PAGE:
Posted by: Andrea Day | October 21, 2011

Male v’s female voice – Now Apple gets involved

Really interesting article in the Guardian this week discussing the Apple’s default choice for using a female voice in the US for Siri and a male voice in the UK.

Although Apple haven’t commented, it is thought that the long and short of it is; American’s are in a hurry and it is easier to hear a high pitched female voice, the British like to be told what to do with someone with authority – typically, a male voice.

Voices for traffic bulletins in the UK are very often female.  This is probably just because in the main, breakfast jocks are male and more thought is given to the balance of the genders on air, than actually delivering the information.

It would be great for there to be consideration at who is best at the job, rather than the gender behind the voice.

Prejudices behind our digital voices | Life and style | The Guardian.



  1. The BBC no longer appears to choose announcers/presenters for the unique quality of their voices and their articulation skills. Professional speakers on radio should be as talented as Premier League footballers, top surgeons etc. They should be the best of the best in terms of diction, enunciation, articulation and breathing. They should be trained professionals; far better at what they do than we are.Sadly, more and more often they are not.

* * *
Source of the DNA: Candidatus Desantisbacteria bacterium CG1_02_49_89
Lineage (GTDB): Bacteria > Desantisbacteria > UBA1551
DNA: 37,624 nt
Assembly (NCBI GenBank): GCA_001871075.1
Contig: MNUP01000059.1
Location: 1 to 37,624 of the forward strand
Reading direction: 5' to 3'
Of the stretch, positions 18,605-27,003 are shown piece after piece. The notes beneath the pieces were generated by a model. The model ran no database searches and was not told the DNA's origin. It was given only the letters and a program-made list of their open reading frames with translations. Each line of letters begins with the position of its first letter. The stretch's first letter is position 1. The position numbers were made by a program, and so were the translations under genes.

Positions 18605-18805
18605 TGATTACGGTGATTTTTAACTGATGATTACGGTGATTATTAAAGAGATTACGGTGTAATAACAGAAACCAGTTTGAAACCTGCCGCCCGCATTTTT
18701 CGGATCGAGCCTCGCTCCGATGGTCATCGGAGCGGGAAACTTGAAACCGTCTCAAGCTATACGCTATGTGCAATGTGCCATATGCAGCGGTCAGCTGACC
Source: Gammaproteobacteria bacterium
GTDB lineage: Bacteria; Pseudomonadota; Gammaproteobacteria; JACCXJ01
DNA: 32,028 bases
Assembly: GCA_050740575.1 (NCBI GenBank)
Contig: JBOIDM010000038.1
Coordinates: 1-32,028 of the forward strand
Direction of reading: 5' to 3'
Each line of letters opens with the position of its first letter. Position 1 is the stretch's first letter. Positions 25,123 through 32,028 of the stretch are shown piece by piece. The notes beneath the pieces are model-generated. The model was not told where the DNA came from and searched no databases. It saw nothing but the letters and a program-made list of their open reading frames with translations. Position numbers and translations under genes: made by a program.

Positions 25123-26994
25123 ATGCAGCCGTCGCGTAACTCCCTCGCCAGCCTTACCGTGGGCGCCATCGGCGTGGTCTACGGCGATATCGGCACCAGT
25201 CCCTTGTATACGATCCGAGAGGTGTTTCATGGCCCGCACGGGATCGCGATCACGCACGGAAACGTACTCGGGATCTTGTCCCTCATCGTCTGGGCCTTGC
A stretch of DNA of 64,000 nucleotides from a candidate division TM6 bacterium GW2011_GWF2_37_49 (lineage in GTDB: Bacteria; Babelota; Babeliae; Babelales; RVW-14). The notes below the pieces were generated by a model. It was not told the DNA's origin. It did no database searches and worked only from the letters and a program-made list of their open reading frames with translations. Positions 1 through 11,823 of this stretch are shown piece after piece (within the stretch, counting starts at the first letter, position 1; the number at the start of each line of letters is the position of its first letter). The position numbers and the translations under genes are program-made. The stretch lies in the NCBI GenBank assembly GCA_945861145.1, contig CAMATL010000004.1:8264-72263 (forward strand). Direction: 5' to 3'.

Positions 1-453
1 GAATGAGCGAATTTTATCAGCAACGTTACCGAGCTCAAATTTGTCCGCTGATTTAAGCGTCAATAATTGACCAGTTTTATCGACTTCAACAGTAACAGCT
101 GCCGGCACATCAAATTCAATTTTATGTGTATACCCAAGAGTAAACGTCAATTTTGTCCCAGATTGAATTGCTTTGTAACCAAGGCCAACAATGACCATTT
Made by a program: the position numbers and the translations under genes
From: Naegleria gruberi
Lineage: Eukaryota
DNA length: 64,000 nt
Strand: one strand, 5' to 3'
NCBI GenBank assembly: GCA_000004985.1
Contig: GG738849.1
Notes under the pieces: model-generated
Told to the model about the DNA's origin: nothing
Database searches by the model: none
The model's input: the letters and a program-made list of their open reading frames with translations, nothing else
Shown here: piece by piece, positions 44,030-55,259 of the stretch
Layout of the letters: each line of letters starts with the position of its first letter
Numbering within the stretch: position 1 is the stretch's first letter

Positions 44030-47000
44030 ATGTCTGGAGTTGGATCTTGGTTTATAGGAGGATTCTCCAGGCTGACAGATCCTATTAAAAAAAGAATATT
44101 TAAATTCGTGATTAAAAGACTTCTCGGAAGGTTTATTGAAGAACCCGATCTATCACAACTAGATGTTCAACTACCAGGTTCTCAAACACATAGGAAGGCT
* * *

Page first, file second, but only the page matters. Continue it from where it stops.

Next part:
For many of them, it’s quite hard to work out exactly why they have the job at all.
    Contrast Radio 2’s Lynn Bowles with Sally Boazman; Lynn has a beautifully modulated voice with total control over dynamics. Sally can’t get her words out without drawing rasping, highly audible breaths. Simply poor unprofessional technique. And the female DJs – Anne Nightingale and others – compare very badly in terms of controlled clarity with the likes of Ken Bruce and Steve Wright. (You’ll see from the inclusion of Ken Bruce that this is not a plea for a revival of accent free Received Pronunciation.)
    And BBC TV announcers seem to be even less likely to be chosen for their vocal skills.
    It’s like Chelsea saying anyone can be a footballer when we all know they can’t.
    The professional spoken voice on the radio should be trained to be as compelling as a professional singer’s. They should be so distinctive as to make you want to listen to them. As it is, most females and a lot of male announcers simply make me change channels as soon as they start speaking.

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